Would You Surrender Your Phone for a Three-Day Music Festival?
The newly announced Over Yondr Festival will ask fans to go without their devices for the whole weekend
If you’ve attended concerts, stand-up comedy sets or other performances where artists may be sensitive to fans recording their material, you’ve probably been forced to stash your phone in a Yondr pouch at some point. The magnetic locked pouches are used to enforce no-smartphone policies at live gigs, but while stowing away your phone for a couple hours at a show is one thing, the company will soon be asking fans to go without their devices for much longer — namely, the entirety of a new three-day music festival.
As Variety reports, attendees at the newly announced Over Yondr Festival in Greene County, New York will be required to go without their phones for the duration of the event. (Of course, there’s no need to worry about being able to get in touch with people in an emergency; fans can unlock and access their phones at designated phone-use areas, but they won’t be allowed to leave the area and bring their phone with them to any of the performance areas.) The camping festival, which will take place June 24-26, will feature performances by Sheer Mag and !!! among others. The idea, according to founder Graham Dugoni, is to give artists on the bill some peace of mind while encouraging attendees to be present in the moment.
“It really depends on the artist, and what their perspective is, but I can say that in the last eight years, the number one reason from what we hear from artists, and why they wish to use our product, is to maintain the atmosphere and the experience of the show,” Dugoni told Variety. “The nature of coming into a room without phones — and where everyone is on the same page about that — is a fundamentally different experience than when the audience is worried about how they’re going to document this or let friends know they’re there. It’s just a clearer picture. Now, there’s no doubt that in some of the shows that we do that privacy is an important component, as is protecting their material. I also know that there are artists who want privacy for their fans — that they be can be assured that after drinking too many beers, they’re not going to show up on YouTube.”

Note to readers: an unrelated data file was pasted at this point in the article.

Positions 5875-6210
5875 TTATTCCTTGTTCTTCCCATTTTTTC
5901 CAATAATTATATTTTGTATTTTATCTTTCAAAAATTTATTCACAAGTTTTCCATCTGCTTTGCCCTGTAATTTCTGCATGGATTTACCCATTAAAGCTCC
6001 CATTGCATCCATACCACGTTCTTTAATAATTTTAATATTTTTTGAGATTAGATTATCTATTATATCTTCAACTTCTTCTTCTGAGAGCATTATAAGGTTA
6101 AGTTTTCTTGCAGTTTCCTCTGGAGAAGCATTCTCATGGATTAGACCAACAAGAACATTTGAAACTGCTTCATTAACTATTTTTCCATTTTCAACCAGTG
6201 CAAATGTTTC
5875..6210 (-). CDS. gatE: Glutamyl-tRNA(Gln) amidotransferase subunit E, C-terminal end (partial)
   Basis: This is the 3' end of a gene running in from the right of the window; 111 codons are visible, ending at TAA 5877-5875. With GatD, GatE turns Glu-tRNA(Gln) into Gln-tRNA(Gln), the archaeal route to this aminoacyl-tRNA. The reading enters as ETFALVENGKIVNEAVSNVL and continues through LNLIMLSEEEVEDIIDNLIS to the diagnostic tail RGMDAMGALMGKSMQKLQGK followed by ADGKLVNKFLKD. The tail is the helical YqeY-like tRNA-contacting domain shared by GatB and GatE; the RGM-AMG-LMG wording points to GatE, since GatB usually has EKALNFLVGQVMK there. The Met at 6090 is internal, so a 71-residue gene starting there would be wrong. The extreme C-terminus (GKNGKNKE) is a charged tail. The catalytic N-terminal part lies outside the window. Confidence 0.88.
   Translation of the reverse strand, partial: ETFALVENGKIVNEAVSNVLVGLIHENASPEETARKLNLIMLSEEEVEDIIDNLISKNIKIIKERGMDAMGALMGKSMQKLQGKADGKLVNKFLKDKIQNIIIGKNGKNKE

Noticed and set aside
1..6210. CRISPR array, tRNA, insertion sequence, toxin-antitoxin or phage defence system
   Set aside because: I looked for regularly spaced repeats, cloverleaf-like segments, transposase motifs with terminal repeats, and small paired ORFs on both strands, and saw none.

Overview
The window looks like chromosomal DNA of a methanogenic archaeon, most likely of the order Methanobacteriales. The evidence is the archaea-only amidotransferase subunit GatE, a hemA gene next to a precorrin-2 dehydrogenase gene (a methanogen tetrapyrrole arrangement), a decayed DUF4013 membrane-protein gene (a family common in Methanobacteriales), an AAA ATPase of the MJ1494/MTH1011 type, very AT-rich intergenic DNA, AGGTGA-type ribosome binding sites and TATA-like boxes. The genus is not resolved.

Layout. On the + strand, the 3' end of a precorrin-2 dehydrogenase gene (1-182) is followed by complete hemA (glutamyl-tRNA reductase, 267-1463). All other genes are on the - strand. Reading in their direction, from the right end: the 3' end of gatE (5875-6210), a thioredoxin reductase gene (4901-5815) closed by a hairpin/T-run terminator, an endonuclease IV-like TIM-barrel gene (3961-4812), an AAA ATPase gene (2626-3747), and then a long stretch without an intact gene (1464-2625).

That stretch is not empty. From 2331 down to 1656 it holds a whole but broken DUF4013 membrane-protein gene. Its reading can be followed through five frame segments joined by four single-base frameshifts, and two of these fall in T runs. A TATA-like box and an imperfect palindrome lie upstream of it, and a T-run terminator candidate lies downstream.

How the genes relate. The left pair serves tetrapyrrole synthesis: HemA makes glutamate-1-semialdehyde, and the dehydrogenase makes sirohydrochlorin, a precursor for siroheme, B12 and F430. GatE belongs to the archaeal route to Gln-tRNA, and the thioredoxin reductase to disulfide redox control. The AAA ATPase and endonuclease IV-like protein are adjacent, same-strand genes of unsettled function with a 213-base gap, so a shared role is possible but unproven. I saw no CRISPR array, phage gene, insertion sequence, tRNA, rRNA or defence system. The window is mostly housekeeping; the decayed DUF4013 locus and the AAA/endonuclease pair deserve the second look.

It’s a nice idea in theory, but will thousands of music festival attendees really be willing to surrender their phones for a full 72 hours? Especially in recent years, music festivals have attracted droves of influencers who spend just as much time snapping photos and posting to Instagram as they do actually checking out bands. Still, Dugoni is confident that Gen Z is actually eager to have an unplugged experience.
“We’ve been planning this for a while and we’re going to plan for this again going forward, partly because it is fun for us and our team — creating the type of space we would enjoy — and it resonates with younger people,” he said. “I think that these audiences are aware that three days of camping and listening to music without phones is a lot of fun. We’re already planning on doing more of our own shows, separate to the festival ideal too, because it is something we believe in.”
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